Justice Minister Owen Bonnici has said he feels betrayed when asked whether he regrets trusting the Prime Minister’s former chief of staff Keith Schembri.
“As Justice Minister, I cannot impute any criminal responsibility on a person because of their fundamental right to presumption of innocence,” Bonnici told the press last night. “However, personally, of course you feel betrayed. You feel betrayed by any person who lets you down and who misuses or abuses your trust.”
Bonnici refused to state outright that he believes Schembri to be innocent of the assassination of Daphne Caruana Galizia, arguing that he will leave it to the institutions to investigate the allegations that have been made by murder suspect Yorgen Fenech.
However, on a personal level, he said that he was shocked when he found out that Schembri had been implicated in the murder.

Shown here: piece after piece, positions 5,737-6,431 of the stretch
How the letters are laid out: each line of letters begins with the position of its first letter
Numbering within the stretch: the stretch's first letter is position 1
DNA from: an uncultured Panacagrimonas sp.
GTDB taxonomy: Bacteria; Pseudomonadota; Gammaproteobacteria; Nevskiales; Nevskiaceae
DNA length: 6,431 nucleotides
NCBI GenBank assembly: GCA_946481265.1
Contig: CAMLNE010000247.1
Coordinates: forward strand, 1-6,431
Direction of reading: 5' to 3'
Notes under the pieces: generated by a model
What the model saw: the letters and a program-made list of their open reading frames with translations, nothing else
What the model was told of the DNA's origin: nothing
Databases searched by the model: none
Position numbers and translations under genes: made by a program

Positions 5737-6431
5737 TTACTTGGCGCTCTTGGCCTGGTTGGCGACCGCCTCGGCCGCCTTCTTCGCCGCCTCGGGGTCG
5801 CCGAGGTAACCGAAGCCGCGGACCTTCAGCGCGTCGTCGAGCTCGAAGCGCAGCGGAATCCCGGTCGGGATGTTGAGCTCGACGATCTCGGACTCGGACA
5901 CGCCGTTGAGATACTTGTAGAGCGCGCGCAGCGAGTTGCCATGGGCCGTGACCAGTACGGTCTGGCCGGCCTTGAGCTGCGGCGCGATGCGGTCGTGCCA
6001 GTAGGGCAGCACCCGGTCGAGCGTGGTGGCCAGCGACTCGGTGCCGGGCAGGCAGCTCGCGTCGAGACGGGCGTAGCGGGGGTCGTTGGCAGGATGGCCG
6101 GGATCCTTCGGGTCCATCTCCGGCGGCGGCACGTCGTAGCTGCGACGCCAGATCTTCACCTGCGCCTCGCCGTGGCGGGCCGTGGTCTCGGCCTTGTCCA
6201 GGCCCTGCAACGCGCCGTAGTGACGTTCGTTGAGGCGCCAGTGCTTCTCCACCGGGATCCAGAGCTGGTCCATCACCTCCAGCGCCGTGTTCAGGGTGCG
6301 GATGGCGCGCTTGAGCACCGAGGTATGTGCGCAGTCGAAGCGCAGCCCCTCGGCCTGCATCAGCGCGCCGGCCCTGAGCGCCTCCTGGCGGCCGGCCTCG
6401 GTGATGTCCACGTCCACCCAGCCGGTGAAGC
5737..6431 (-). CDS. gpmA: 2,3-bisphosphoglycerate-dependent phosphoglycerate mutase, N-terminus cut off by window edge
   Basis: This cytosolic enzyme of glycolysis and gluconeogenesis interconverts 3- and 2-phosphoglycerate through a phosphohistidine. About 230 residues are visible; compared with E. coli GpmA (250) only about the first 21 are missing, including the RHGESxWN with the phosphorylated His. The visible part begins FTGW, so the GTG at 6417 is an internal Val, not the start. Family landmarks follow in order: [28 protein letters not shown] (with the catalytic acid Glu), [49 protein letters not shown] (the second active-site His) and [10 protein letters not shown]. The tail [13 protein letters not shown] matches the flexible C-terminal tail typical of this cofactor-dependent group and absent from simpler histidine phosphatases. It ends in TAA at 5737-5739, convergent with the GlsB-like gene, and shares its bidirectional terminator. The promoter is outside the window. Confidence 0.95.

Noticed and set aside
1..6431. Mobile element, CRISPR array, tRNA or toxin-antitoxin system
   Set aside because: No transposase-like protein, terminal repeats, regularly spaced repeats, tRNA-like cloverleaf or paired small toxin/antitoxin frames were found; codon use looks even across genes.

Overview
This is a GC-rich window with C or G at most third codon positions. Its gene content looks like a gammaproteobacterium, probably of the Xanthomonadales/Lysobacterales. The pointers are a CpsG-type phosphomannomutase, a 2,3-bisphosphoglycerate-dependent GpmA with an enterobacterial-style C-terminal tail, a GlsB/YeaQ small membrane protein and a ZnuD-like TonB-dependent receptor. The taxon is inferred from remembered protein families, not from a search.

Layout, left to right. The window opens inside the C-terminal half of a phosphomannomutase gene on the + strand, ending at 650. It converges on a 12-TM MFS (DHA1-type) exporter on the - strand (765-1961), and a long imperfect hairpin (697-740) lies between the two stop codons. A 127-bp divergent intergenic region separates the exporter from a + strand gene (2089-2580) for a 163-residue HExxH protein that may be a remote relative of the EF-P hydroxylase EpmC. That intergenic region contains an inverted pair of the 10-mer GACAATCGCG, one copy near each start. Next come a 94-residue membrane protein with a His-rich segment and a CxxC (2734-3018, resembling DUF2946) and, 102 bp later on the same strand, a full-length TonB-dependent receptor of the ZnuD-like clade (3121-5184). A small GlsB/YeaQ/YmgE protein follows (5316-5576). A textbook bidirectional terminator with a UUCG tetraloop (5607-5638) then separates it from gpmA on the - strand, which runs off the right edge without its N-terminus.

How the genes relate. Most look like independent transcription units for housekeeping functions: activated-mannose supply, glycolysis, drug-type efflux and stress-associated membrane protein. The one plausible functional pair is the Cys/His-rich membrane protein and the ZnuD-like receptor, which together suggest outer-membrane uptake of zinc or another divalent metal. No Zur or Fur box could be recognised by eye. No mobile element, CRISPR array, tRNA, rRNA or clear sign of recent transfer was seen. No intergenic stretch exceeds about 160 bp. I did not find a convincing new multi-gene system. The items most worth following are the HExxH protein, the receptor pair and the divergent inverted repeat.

Earlier today, outgoing Prime Minister Joseph Muscat told a European Parliament delegation that he felt betrayed by Schembri and that he had misjudged his former chief of staff and close friend.
And Economy Minister Chris Cardona, who was reportedly the target of a frame-up conducted by Schembri and Fenech, has pinpointed Muscat’s trust in “intrinsically wrong” people as his weakness.
“We all put our trust in people and sometimes we trust people who are intrinsically wrong, people we defend but who then pay us back with bad behaviour,” he said, in what appeared to be a reference to Schembri. “People who misguide us, people whose aim isn’t noble, whose aim isn’t the common good or the national interest.”